A GUIDE FOR THE READER ix

heuristically. We also rigorously construct neckpinch solutions under certain

symmetry assumptions.

The short-time existence theorem for the Ricci flow with an arbitrary

smooth initial metric is proved in Chapter 3. This basic result allows one to

use the Ricci flow as a practical tool. In particular, a number of smoothing

results in Riemannian geometry can be proved using the short-time existence

of the flow combined with the derivative estimates of Chapter 7. Since the

Ricci flow system of equations is only weakly parabolic, the short-time ex-

istence of the flow does not follow directly from standard parabolic theory.

Hamilton's original proof relied on the Nash-Moser inverse function theo-

rem. Shortly thereafter, DeTurck gave a simplified proof by showing that

the Ricci flow is equivalent to a strictly parabolic system.

In Chapter 4, the maximum principle for both functions and tensors is

presented. This provides the technical foundations for the curvature, gradi-

ent of scalar curvature, and Li-Yau-Hamilton differential Harnack estimates

proved later in the book.

In Chapter 5, we give a comprehensive treatment of the Ricci flow on

surfaces. In this lowest nontrivial dimension, many of the techniques used

in three and higher dimensions are exhibited. The concept of stationary

solutions is introduced here and used to motivate the construction of var-

ious quantities, including Li-Yau-Hamilton (LYH) differential Harnack es-

timates. The entropy estimate is applied to solutions on the 2-sphere. In

addition, derivative and injectivity radius estimates are first proved here. We

also discuss the isoperimetric estimate and combine it with the Gromov-type

compactness theorem for solutions of the Ricci flow to rule out the cigar soli-

ton as a singularity model for solutions on surfaces. In higher dimensions,

the cigar soliton is ruled out by Perelman's No Local Collapsing Theorem.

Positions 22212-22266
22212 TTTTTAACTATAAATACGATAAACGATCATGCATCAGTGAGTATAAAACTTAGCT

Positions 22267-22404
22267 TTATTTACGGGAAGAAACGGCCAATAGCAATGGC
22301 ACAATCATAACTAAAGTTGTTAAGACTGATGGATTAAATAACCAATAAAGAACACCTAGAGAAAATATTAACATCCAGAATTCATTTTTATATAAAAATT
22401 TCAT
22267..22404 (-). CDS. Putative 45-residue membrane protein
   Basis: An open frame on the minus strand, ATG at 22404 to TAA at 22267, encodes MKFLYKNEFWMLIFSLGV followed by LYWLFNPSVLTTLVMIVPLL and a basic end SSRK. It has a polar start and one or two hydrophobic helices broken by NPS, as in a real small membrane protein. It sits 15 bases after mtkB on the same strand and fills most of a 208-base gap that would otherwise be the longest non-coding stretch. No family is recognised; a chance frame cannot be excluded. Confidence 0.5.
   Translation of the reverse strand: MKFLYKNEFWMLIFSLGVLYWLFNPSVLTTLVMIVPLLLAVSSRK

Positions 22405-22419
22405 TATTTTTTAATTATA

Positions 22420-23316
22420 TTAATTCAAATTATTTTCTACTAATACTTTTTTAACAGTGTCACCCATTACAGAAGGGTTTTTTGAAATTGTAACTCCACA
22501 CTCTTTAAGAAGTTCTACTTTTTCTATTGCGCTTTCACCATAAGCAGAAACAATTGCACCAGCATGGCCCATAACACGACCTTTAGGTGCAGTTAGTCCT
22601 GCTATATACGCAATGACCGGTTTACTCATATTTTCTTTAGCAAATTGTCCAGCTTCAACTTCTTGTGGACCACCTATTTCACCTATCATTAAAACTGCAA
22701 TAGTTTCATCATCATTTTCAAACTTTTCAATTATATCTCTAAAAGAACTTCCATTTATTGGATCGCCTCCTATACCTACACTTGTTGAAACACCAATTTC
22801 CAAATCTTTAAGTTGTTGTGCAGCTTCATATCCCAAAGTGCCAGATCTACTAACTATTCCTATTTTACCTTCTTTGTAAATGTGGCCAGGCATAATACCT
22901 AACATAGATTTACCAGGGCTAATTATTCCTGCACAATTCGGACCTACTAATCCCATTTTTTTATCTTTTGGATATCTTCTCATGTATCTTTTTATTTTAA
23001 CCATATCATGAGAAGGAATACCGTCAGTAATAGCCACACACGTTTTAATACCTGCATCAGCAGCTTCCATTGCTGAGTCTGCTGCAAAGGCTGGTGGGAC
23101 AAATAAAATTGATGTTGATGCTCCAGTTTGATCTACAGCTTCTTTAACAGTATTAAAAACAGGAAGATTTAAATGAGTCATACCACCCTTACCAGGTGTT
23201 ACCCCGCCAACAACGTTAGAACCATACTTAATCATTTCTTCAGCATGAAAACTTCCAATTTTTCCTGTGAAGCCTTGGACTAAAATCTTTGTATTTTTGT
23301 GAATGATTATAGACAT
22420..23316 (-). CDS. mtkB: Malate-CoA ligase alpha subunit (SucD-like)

The original topological classification by Hamilton of closed 3-manifolds

with positive Ricci curvature is proved in Chapter 6. Via the maximum

principle for systems, the qualitative behavior of the curvature tensor may

be reduced in this case to the study of a system of three ODE in three un-

knowns. Using this method, we prove the pinching estimate for the curvature

mentioned above, which shows that the eigenvalues of the Ricci tensor are

approaching each other at points where the scalar curvature is becoming

large. This pinching estimate compares curvatures at the same point. Then

we estimate the gradient of the scalar curvature in order to compare the cur-

vatures at different points. The combination of these estimates shows that

the Ricci curvatures are tending to constant. Using this fact together with

estimates for the higher derivatives of curvature, we prove the convergence

of the volume-normalized Ricci flow to a spherical space form.

The derivative estimates of Chapter 7 show that assuming an initial

curvature bound allows one to bound all derivatives of the curvature for a

short time, with the estimate deteriorating as the time tends to zero. (This

deterioration of the estimate is necessary, because an initial bound on the

curvature alone does not imply simultaneous bounds on its derivatives.) The